I did not know what to expect when it came to the 4th of July festivities in Ketchikan, but I was very impressed. It full out poured all day July 3rd, and was still raining the morning of the 4th. But I guess everyone's prayers worked because the sun came out and we had a beautiful 4th. The parade made it's way down two miles on Tongass (the main road through town), from Tatsuda's IGA to the Plaza. PK had to work, so I went to the parade alone and took cell phone pics for him to see. Some of the floats/participants included representatives from the Prince Rupert city counsel, the little leaguers, Kayhi class of 1980, the mayors of Ketchikan, the Borough and Saxman, and even a float (Gross Theatres?) with a Twilight Saga: Eclipse banner on it. The parade was slow-moving, like herding cats, but it was a lot of fun and really well done. Afterward, I picked up PK from work, and we went to the booths at the Plaza to play games and eat cotton candy, followed by a party and fireworks at 11 pm.

I am continuously amazed by the beauty and serenity of my new home. We are starting to get to know people, and getting involved in the community. I don't think we will ever leave here.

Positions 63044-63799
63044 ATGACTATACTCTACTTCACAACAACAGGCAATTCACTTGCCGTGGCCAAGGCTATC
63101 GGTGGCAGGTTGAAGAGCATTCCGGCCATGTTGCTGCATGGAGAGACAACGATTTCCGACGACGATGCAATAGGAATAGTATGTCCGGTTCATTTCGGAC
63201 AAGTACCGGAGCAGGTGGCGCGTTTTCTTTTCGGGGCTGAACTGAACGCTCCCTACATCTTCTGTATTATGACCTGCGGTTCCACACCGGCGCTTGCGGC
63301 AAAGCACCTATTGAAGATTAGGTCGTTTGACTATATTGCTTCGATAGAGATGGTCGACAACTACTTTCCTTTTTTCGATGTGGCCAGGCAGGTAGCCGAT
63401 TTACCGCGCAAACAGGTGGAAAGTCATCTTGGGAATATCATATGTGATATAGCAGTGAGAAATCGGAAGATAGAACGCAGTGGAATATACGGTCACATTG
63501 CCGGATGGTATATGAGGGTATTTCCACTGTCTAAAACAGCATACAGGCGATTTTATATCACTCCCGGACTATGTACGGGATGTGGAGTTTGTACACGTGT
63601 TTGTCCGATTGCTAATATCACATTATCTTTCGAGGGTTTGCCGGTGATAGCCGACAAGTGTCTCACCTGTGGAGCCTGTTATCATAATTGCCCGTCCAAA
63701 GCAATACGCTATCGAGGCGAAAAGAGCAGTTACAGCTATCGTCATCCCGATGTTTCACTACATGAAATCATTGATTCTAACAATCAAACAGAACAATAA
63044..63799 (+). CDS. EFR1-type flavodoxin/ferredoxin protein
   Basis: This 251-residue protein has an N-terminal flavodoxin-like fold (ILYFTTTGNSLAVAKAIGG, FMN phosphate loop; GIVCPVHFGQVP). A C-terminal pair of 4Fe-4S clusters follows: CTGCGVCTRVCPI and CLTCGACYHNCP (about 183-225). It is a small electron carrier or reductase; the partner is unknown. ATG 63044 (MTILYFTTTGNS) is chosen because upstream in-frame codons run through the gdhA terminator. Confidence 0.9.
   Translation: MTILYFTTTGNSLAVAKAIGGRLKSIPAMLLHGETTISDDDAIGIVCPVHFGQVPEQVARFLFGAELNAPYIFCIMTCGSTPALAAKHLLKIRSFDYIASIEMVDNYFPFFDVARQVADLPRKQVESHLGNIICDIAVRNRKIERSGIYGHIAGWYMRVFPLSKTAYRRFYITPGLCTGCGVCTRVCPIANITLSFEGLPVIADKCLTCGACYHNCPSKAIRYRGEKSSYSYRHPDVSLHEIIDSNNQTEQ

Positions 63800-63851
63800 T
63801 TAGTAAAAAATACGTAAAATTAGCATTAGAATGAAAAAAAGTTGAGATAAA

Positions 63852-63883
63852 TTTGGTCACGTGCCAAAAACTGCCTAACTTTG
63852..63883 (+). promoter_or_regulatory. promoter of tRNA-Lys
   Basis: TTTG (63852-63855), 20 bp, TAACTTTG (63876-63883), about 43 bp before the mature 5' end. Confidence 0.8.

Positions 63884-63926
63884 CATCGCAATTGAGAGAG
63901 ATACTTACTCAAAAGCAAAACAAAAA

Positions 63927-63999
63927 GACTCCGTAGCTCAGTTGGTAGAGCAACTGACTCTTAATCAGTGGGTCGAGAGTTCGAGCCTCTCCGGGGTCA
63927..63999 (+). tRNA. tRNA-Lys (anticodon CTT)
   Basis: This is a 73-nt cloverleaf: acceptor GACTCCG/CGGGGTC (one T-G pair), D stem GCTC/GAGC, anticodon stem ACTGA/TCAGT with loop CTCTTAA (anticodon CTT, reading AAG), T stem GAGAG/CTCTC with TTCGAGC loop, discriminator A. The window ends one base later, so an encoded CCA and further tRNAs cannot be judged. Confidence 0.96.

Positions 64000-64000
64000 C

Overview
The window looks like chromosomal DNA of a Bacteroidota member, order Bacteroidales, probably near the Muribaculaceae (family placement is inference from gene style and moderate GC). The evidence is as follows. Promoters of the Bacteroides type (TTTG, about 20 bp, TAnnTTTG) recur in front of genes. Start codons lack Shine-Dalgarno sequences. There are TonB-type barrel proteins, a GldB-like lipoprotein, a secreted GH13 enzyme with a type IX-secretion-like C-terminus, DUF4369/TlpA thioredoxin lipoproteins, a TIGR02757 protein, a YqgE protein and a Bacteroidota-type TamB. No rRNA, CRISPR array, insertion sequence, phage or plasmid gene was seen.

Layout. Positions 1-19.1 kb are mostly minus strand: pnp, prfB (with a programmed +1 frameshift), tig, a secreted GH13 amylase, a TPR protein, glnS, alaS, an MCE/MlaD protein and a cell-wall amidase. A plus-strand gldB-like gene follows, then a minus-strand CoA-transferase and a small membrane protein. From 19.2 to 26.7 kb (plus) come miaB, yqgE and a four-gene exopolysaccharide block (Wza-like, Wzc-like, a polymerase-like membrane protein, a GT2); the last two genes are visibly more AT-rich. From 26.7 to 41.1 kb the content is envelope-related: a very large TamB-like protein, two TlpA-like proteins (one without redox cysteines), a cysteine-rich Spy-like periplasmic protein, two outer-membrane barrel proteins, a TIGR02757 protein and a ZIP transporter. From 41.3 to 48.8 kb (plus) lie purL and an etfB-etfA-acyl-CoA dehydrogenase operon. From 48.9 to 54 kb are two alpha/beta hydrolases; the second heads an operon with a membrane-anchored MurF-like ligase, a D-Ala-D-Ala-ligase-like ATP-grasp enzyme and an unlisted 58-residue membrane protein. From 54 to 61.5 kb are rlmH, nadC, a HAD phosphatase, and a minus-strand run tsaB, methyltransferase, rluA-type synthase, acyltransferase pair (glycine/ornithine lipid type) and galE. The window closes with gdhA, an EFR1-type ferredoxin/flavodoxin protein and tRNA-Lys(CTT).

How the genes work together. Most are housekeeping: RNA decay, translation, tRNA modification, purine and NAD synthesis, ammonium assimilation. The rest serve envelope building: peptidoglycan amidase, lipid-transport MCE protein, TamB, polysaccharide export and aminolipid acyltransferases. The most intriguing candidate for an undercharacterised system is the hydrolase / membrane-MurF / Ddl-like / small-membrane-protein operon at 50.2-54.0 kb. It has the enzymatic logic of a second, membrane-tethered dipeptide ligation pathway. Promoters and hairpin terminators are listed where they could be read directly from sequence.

Thursday, June 10, 2010

Land of the Midnight Sun

I think that the hardest thing about getting used to living in southeast Alaska is the early light and late setting sun. It is light in the 3:00 a.m. hours, and still light at 11:00 pm. Kurt goes to bed early now that he has to get up really early for work, and laughed about going to bed before dark for a couple months. It does make a big difference on my sleep patterns. I just feel off somehow. I know, I know... this winter I will be longing for long daylight hours once more.

One of the local organizations is holding a Midnight 5k/1 mile run/walk, presumably due to midsummer's fast approach. Interesting thought. I might have to go out and watch it, unless I can convince someone to enter with me.

Monday, May 24, 2010

Summer is around the corner

It has been abnormally sunny here lately, which is a welcome change from the grey 40"s and 50's we had been experiencing. It should be closer to 60 by the end of the week, and I can't wait!!